If you’re interested in becoming a religions leader, especially in the Christian faith, you’ll likely need to earn a Master of Divinity, or MDiv. This type of program is much more comprehensive than master’s degree programs in most other fields, so if you’re new to considering theology as a field of study, it can be a bit confusing to understand your options. Let’s take a look at what it means to earn an MDiv and whether or not this is the right program for you.
What is a Master of Divinity?
An MDiv program is for student who want to be ordained or appointed as pastors, priests, or other religious leaders. The classes you’ll take as part of such a course will depend on your religion and your specific college, but most Christian-based programs for MDiv students include coursework to teach you about history, philosophy, cannon law, evangelism, Latin and/or Hebrew, and Biblical studies, both in the New Testament and the Old Testament. Many MDiv programs are evolving to also include more modern courses in topic areas such as current events, government or political science, and church growth. MDiv programs may also include the option to take classes in Christian teaching or counseling, though most states have additional degree requirements you must meet in order to be certified in either of those fields.
Some MDiv programs require you to submit a thesis as the culmination of your education, while others concentrate solely on preparing you to work in the field. If you are required to submit a thesis, you’ll be able to work on a project that is important to you, which can include learning more historically or looking to the future and how religion fits into the modern world.
How Long Does it Take to Earn an MDiv?
At minimum, you can expect to earn 72 credits in order to complete this type of degree, though some colleges require many more – even up to 106. This typically translates to about 90 semester hours, which is much higher than the 40 hours required, on average, with most master’s degree programs. So, in order to earn an MDiv, you can expect to spend an additional four years in school, after completing a bachelor’s degree program.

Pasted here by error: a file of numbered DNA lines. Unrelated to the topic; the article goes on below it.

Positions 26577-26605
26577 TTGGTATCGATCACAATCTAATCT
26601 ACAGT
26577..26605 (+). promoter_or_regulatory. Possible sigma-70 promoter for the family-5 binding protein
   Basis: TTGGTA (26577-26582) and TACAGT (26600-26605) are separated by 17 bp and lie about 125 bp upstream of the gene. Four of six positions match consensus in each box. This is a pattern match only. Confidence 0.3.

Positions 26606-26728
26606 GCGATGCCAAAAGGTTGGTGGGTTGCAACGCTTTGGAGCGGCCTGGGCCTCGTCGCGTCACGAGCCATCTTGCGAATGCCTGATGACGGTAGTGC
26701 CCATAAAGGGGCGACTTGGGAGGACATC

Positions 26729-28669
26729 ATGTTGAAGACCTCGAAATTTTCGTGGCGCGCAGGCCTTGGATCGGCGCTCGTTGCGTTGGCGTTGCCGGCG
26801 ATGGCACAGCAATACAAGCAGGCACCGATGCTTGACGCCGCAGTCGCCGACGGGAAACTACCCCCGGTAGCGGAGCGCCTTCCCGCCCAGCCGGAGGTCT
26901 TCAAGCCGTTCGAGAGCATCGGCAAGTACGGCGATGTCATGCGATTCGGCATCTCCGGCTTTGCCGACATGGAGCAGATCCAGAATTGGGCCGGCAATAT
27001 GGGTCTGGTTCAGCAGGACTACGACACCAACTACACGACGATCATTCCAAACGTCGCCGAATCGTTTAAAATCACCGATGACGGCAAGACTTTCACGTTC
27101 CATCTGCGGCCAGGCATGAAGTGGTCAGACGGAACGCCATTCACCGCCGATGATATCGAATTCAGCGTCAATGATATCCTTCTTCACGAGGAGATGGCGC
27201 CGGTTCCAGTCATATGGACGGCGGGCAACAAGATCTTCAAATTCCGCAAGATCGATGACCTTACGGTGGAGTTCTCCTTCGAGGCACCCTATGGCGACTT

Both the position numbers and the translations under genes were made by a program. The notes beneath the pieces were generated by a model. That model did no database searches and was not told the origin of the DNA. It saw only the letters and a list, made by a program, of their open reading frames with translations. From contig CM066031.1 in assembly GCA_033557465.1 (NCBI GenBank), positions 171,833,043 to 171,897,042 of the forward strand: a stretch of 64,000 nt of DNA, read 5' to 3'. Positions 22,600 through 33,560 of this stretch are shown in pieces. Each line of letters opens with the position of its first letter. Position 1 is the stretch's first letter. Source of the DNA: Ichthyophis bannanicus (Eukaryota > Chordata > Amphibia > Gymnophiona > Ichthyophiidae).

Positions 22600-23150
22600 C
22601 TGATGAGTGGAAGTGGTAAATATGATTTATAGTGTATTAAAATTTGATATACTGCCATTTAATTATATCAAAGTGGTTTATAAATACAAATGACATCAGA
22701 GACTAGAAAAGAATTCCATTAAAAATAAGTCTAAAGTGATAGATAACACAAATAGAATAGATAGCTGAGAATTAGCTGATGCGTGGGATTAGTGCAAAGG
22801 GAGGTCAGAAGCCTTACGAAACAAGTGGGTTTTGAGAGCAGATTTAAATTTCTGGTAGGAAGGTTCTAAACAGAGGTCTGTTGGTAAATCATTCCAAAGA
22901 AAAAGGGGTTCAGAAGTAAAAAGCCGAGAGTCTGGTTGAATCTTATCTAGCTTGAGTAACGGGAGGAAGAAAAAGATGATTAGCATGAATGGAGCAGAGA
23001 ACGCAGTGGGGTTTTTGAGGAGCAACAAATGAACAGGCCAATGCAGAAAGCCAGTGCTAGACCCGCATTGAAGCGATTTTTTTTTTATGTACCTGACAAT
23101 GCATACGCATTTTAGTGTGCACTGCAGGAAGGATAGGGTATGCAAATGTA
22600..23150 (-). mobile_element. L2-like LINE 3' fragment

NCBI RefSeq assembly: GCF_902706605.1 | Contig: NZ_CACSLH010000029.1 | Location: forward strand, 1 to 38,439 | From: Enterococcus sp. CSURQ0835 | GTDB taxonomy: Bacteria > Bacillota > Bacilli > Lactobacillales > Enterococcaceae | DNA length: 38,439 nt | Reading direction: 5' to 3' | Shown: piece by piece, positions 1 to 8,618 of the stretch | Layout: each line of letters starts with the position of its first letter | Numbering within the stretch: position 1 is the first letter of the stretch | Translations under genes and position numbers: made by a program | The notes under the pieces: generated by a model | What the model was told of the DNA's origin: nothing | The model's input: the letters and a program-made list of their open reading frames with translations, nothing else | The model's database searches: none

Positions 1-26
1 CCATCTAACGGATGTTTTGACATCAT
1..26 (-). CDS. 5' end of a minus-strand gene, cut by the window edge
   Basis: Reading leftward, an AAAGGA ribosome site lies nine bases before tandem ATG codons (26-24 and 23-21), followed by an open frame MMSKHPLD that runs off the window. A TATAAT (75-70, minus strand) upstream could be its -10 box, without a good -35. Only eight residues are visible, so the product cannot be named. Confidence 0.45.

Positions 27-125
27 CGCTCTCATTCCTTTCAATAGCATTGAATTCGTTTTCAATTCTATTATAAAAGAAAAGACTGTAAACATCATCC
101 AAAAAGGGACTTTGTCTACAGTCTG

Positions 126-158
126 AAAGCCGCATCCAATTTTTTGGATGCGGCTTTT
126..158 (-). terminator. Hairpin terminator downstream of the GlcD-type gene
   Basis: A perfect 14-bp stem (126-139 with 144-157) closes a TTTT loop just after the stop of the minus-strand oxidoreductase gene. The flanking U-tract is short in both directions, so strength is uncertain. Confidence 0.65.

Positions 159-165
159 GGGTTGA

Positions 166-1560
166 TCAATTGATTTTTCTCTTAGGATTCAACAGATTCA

Most MDiv programs are not available on a part-time basis, simply because you’re required to earn this degree to be ordained and work in the field. However, in some cases, you can begin work in another religious position while earning your MDiv on a part-time basis. Depending on your religion, you may also need to go through a “call” process, which is kind of like the clinical work you’d do as a medical student – you’ll work in a religious leadership role to gain experience, but usually under the supervision of a higher official. Every religious sect has its own requirements for ordination or appointment.
Other Religious Degree Programs
The MDiv route is best for students who want to work in a practical environment after graduating. While there are other religious graduate options, these degrees focus more on academic learning, so are best for those who want to take on scholarly or teaching roles after graduating. These other degree programs include the Master of Religion, Master of Arts in Theology, Master of Theological Studies, and Master of Sacred Theology. At some colleges, students from many different types of master’s degree programs in the field of religion take classes together for their first year before splitting into groups by degree to learn more about their field of choice.
Is a MDiv Right for You?
The best way to determine whether or not you should pursue a degree with this type of program is to examine your current strengths. Do you like to talk to others about your faith? Are you someone who is often an ear for friends who need advice about their problems? Are you interested in working in a leadership position? A MDiv might be right for you. On the other hand, if you enjoy exploring religious ideas, an academic might be better suited – and rather than an MDiv, one of the other master’s degree programs might be a better choice for you. Both are great for students with a strong faith. If you aren’t yet sure which program is best for you, start with a bachelor’s degree program and talk to your professors about your master’s degree option might work better for you.